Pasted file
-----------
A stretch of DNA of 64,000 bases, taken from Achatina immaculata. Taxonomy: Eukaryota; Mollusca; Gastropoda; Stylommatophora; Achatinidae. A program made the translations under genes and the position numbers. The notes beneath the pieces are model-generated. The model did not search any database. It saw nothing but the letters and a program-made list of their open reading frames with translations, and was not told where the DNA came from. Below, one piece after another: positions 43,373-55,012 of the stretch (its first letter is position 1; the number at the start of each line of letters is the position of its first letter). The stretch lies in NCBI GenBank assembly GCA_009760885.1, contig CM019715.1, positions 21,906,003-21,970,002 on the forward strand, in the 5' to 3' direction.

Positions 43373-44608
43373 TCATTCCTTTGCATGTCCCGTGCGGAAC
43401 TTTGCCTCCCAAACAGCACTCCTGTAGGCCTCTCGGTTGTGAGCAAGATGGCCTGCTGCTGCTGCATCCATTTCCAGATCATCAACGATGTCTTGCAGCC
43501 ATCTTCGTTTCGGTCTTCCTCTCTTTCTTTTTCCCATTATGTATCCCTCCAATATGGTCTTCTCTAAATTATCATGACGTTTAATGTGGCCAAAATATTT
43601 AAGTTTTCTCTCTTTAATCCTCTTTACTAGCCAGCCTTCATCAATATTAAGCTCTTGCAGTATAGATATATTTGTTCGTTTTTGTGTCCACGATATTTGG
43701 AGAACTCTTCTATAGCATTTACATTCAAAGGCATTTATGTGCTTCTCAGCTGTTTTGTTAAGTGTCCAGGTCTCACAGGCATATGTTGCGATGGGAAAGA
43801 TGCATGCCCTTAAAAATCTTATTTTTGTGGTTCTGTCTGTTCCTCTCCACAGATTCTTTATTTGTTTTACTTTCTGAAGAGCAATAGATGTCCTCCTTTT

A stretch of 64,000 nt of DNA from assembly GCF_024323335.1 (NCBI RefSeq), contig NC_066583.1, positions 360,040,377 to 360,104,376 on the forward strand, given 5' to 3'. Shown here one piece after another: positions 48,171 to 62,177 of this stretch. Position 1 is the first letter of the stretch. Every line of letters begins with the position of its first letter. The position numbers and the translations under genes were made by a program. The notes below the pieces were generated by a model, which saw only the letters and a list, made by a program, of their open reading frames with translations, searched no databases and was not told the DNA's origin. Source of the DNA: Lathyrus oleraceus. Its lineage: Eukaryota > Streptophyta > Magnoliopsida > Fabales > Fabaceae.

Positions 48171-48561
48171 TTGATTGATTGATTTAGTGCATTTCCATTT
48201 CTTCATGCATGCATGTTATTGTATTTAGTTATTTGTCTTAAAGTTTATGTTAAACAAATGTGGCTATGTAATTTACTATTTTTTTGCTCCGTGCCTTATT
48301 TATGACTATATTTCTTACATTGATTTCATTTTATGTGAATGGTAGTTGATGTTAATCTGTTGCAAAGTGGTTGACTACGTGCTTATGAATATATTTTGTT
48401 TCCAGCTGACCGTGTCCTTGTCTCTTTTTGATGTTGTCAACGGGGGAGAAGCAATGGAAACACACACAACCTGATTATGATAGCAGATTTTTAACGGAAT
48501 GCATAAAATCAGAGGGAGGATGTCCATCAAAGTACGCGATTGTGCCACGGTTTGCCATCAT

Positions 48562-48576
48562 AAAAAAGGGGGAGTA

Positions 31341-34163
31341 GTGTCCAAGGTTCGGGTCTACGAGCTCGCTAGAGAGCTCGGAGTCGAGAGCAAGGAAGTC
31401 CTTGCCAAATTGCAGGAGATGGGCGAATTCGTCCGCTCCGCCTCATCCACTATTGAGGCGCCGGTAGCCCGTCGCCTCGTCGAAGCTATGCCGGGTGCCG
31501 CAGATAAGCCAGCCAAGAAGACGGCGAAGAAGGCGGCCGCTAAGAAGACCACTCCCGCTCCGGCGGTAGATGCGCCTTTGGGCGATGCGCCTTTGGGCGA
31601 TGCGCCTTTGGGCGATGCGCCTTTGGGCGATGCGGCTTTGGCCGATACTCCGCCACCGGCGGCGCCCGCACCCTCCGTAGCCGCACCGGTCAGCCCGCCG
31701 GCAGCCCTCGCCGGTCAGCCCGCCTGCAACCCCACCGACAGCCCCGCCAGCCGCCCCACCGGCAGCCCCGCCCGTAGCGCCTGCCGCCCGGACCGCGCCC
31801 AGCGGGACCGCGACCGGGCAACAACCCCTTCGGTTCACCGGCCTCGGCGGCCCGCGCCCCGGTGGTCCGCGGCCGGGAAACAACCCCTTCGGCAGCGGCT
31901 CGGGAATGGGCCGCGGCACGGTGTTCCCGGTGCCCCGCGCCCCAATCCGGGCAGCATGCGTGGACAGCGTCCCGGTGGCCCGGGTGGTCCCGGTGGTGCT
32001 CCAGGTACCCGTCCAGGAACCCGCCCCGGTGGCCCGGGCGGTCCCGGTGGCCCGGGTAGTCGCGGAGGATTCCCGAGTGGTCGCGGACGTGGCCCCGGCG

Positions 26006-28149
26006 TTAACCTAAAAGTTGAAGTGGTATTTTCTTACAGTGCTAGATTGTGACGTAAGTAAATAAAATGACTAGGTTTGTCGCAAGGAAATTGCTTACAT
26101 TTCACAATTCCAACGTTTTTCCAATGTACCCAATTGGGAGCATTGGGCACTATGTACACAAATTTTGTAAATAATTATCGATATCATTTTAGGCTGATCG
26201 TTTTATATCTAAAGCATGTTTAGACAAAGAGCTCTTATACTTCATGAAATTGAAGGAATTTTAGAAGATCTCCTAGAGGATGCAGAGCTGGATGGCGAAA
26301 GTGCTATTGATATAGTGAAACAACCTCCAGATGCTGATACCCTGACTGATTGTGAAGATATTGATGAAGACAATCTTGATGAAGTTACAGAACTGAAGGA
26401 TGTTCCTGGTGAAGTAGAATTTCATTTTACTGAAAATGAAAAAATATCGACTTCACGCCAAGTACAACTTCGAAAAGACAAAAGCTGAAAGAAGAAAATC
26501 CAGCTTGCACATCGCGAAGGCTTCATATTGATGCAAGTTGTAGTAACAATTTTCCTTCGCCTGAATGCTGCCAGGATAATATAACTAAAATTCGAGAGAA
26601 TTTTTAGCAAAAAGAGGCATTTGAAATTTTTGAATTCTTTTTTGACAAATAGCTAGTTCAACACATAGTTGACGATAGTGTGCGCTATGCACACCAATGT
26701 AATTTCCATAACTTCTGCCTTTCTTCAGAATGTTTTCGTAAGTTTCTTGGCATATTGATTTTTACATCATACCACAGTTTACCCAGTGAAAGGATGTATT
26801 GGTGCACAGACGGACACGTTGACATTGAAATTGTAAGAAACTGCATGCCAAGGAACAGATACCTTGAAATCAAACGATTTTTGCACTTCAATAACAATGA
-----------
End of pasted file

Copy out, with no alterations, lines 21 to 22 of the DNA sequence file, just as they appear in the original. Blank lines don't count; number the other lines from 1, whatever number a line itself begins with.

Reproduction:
31501 CAGATAAGCCAGCCAAGAAGACGGCGAAGAAGGCGGCCGCTAAGAAGACCACTCCCGCTCCGGCGGTAGATGCGCCTTTGGGCGATGCGCCTTTGGGCGA
31601 TGCGCCTTTGGGCGATGCGCCTTTGGGCGATGCGGCTTTGGCCGATACTCCGCCACCGGCGGCGCCCGCACCCTCCGTAGCCGCACCGGTCAGCCCGCCG